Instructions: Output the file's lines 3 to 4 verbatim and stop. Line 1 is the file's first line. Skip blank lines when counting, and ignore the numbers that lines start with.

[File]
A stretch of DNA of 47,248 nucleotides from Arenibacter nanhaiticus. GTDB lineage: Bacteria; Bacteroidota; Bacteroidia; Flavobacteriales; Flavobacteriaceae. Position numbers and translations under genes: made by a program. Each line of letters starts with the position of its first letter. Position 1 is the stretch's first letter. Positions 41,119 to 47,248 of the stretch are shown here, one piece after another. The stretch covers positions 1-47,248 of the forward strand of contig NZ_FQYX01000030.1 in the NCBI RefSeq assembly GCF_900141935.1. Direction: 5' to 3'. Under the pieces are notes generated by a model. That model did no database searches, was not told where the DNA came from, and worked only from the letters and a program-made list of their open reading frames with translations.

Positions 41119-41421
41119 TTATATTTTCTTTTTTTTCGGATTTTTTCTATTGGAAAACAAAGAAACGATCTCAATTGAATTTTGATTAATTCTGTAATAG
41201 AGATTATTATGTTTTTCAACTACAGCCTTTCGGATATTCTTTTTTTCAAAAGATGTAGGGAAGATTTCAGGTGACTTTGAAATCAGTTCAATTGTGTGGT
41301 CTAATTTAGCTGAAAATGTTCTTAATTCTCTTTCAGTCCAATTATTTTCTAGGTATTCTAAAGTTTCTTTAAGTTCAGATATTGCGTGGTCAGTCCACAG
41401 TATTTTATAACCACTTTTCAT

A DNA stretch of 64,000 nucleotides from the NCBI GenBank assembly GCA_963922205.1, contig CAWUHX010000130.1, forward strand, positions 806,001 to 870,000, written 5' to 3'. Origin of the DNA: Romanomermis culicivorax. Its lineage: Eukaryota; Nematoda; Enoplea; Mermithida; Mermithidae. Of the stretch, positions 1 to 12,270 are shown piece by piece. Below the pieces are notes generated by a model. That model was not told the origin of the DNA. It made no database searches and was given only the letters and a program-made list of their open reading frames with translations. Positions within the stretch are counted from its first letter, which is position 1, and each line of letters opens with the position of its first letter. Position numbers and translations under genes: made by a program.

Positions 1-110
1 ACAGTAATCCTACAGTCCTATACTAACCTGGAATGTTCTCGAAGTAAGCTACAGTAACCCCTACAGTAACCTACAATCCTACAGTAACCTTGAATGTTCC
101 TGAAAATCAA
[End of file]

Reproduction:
41119 TTATATTTTCTTTTTTTTCGGATTTTTTCTATTGGAAAACAAAGAAACGATCTCAATTGAATTTTGATTAATTCTGTAATAG
41201 AGATTATTATGTTTTTCAACTACAGCCTTTCGGATATTCTTTTTTTCAAAAGATGTAGGGAAGATTTCAGGTGACTTTGAAATCAGTTCAATTGTGTGGT